I think of a David Brooks, say, facing off with one of my Facebook friends, an unquestioning Trump booster. I think of those two people running into each other at a bar the day after Trump loses. Who will punch whom in the nose first? You ruined my party … no, YOU ruined my party. Who is left standing?

One way or another, the Republican Party is going to need to take a long shower.

What happens to counter-jihad? I am a counter-jihadi. I believe the case for counter-jihad can be made with rational means, and has nothing to do with prejudice or hate of any kind. Counter-jihad is not about hate; it's about love. Love for Western Civilization and the Judeo-Christian tradition. Love for the Yazidis who lie moldering in mass graves just being discovered today in former ISIS territory.

What does it do to counter-jihad that its most famous face, now, is a bumbling fool who can't stumble past the partial incoherence of a drunk?

What happens to the right-wingers who, like Cassandra, warned and warned and warned and warned and were, like Cassandra, ignored, and even vilified?

Michael Medved and Mark Levin stand out. I don't much like Mark Levin. I don't like the sound of his voice and I don't like how angry and insulting he is. But I am in awe of his courageous and insightful critiques of Trump.

Levin is steeped in the Constitution and American history. His every critique of Trump is based, not on personal distaste or tabloid headlines, but on detailed precedent and law. No wonder Trump supporters singled Levin out for verbal crucifixion via his status as a Jew. "Filthy Jew Attacks Glorious Leader" frothed one website I prefer not to name. I won't quote any more anti-Semitic attacks or memes but do the Google search. It will make you sick.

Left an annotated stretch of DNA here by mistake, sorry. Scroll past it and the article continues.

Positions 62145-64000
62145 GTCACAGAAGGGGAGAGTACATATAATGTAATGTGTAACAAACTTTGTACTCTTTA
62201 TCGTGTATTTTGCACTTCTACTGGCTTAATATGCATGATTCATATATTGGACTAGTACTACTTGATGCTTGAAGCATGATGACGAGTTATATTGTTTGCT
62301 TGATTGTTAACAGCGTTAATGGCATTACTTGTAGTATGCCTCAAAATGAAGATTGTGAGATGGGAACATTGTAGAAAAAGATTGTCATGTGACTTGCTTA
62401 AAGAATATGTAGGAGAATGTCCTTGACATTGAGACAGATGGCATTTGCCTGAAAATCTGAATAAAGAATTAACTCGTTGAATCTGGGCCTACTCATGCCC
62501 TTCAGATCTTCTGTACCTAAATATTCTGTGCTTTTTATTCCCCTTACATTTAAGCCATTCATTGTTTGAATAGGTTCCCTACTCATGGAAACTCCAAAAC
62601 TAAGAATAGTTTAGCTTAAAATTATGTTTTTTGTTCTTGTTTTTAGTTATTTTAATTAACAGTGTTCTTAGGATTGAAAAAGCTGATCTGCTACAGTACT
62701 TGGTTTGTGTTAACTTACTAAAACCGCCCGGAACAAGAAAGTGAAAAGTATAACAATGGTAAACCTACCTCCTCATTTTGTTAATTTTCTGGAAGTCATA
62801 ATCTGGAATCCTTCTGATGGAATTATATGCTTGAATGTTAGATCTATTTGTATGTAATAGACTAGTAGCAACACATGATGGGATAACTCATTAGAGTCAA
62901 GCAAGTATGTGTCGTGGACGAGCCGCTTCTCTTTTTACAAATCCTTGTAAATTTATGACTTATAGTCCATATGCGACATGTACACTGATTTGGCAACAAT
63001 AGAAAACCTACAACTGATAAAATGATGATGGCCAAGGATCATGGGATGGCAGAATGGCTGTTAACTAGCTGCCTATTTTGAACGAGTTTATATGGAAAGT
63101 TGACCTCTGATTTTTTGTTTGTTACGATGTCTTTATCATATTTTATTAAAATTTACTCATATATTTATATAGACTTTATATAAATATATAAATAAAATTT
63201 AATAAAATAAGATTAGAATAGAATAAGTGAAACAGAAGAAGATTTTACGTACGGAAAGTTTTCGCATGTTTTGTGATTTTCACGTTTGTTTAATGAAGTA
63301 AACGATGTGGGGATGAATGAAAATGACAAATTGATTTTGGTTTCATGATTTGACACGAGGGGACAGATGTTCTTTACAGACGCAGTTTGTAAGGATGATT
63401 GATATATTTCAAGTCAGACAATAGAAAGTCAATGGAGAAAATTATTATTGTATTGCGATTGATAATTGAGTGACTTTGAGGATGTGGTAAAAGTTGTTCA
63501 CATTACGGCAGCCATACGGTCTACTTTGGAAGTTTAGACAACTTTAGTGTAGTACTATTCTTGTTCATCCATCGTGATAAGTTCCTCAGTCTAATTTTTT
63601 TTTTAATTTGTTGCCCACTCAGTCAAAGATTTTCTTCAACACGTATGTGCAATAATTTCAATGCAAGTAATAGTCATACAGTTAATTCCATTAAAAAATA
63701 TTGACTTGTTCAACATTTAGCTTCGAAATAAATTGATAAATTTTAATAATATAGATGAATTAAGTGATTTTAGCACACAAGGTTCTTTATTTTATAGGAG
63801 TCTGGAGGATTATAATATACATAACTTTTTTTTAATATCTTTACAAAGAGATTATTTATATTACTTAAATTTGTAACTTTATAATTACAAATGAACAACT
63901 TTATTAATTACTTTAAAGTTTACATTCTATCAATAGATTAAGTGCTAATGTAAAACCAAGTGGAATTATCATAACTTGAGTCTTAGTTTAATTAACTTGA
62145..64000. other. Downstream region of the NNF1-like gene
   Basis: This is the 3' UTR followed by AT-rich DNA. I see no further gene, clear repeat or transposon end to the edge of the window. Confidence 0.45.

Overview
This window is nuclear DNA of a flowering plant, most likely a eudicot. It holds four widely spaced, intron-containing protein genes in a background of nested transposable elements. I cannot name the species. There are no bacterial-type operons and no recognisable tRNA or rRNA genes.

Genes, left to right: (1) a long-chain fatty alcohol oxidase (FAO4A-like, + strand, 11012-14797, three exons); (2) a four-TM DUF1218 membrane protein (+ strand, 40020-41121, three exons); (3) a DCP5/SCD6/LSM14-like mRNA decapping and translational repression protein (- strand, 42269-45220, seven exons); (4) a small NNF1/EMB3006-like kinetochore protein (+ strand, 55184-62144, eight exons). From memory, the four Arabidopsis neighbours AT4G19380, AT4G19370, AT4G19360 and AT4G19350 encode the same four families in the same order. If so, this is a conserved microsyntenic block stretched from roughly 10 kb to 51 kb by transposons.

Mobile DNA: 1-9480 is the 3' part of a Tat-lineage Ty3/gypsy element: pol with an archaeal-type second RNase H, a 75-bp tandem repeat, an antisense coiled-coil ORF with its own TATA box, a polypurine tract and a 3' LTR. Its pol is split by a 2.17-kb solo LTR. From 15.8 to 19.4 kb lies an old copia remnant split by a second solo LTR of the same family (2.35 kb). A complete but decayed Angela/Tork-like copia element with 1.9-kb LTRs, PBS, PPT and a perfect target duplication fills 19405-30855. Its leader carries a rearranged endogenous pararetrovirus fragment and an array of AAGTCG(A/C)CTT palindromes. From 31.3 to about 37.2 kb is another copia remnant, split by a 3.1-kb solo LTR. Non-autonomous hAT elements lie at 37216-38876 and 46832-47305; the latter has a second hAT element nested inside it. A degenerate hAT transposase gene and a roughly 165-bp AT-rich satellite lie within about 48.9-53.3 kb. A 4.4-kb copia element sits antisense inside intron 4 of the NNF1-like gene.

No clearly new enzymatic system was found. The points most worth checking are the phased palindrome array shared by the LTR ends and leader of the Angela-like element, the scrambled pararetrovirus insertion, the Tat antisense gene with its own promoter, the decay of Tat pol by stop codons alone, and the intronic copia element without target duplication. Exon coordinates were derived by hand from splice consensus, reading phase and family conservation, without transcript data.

What happens to Cassandras after their worst predictions come true? Do they receive a laurel wreath, or do people just pretend that they didn't hear what Cassandra had said?

What happens on Facebook? I have wondered if Scott would ever be my Facebook friend again. After I came out as anti-Trump, I experienced a mass unfriending. Some left without a word of goodbye, after years of Facebook friendship. Others dropped f-bombs on me in private messages. Others publicly denounced me.

I have to be frank. I feel only pity for these folks. I know that sounds terrible and condescending. I'm not being condescending. I've been fooled, too. I have believed the wrong person. I have blind spots. As I often say, I'm so inept with physical reality that I could be confused by the mechanics of a salt shaker. That's why I constantly have to ask friends, "How does this work? What do I buy? Where do I find this item?" I'm such a lost soul in hardware stores.

The difference is, when I don't understand something, I get it that I don't understand something, and I ask for help from those who do understand.

Trump supporters are surrounded by pundits and friends and opinion polls that shout out to them: "This is the wrong guy," and they don't hear. They are listening, rather, to smoldering resentments. I totally understand their resentments – the left has gone too far for too long. But a demagogue is not the answer. Ever.